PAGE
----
Customers who share their praises (or even complaints) are called the second customer; they basically share your content and help you gain more customer traffic. These second customers differ from your primary ones in that they don’t pay for your product or service, but rather they add to your brand value as they spread the word.
For example, Coca-cola’s marketing campaigns are adroitly focused on exploiting the social nature of people. You might recall the Share-a-Coke campaign where the company created a new wrapper around the Coca-Cola bottle to say “Share a Coke with”, prompting people to reinforce or make new social connections. Another campaign was the “Happiness Machines”, which encouraged customers to do various things such as hug the machines, dance to K-Pop, and sing a Christmas carol to receive free bottles of Coke. As content marketer for Oberlo Nicole Ferreira said, “freebie[s] can hook a person in and build their loyalty,” and this is what Coca-Cola managed to pull off.
Red Bull is another great example. They launched a space mission called Red Bull Stratos that involved Felix Baumgartner jumping from near outer space to freefall 34 kilometers towards the ground and land with a parachute. During the event, YouTube set a new record with more than 8 million viewers simultaneously watching the roughly nine-minute launch, beating the previous record of 500,000 during the London Olympics. The program also set three World Records. In addition, Red Bull often associates their PR campaigns by sponsoring or partnering with athletes in extreme sports such as acrobatics, parkour, mountain biking stunts, skydiving, kitesurfing, and more. You may view all of these here. Content marketer for Oberlo Nicole Ferreira also said that “There’s no brand who can get people talking as much as Red Bull.” It’s simply inevitable for people to start talking once they witness stunts as extreme as the ones Red Bull have with their affiliates.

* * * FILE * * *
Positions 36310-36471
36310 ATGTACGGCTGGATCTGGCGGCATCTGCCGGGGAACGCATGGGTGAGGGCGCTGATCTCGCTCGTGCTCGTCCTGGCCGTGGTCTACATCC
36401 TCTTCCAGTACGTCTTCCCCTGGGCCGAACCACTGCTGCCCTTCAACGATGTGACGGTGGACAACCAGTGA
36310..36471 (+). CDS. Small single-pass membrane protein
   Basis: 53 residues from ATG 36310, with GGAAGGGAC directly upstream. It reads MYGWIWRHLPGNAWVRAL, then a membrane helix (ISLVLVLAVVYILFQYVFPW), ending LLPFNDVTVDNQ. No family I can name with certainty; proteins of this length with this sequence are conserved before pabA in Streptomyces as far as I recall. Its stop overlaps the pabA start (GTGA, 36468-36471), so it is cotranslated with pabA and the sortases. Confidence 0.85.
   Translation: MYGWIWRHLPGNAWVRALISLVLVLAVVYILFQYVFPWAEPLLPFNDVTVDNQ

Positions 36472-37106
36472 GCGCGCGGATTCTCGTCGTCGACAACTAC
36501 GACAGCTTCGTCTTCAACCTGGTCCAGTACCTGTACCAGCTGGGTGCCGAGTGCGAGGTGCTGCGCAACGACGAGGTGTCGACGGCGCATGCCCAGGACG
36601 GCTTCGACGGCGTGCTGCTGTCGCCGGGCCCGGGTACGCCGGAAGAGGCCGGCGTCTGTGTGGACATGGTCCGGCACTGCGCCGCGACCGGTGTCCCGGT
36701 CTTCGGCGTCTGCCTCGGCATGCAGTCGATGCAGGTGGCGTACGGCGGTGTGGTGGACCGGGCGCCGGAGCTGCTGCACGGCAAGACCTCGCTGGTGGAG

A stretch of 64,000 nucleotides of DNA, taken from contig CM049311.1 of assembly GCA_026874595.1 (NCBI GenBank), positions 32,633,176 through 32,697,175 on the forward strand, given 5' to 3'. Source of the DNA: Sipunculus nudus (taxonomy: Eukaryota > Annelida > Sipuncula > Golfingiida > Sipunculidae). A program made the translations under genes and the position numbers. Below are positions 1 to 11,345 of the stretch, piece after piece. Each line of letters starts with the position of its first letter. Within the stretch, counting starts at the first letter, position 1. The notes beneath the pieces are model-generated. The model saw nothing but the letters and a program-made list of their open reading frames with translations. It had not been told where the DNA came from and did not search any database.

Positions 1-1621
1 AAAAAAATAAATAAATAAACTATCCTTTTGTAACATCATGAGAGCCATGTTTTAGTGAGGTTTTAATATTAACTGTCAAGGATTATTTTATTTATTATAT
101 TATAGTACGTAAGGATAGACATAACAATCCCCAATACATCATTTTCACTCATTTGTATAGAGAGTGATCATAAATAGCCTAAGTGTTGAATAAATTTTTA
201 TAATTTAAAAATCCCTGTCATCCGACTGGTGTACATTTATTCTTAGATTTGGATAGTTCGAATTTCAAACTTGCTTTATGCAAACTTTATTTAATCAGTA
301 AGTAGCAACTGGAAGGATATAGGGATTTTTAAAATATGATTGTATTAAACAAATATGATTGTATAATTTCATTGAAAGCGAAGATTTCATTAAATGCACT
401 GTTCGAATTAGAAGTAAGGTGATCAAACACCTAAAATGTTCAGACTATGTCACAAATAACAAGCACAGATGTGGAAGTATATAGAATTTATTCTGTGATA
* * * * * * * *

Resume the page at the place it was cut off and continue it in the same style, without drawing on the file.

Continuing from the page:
What’s common in all of these campaigns is how they tap into emotion. Vice President for Insight of Unruly Advertising Agency said their data shows that the number one driver in having viewers share videos the most is linked to strong emotional stimulation. And going back to the fact that humans are social beings, adding a dash of emotion to take advantage of that is what would catalyze the impact of your business’s word of mouth marketing strategy.
Philip Kotler, who is known to be the “father of modern marketing,” said that big companies like Coca-Cola surprisingly lower marketing costs because of the second customer as mentioned. He pointed out that it’s the customers who do the advertising more than the company does, since they are the ones who spread word of the company and its products. And so, one success indicator for your marketing campaigns is when you have customers who had such a great experience with your product or service that they’ll be compelled to share it to their peers.
So why not try implementing WOMM?
What’s there to lose? Aside from the possibility of your company failing to deliver the promise rooted in your values and products to your customers, businesses should consider investing—and maybe even focusing solely—on a groundbreaking word of mouth marketing strategy. It’s been proven to lessen marketing costs, as well as cultivate brand engagement amongst consumers (and even employees if done the right way) and innovation amongst marketers. There’s also the reality that humans are innately social beings, and that’s something that will stay as long as we exist.
-Written by Ervin Delas Peñas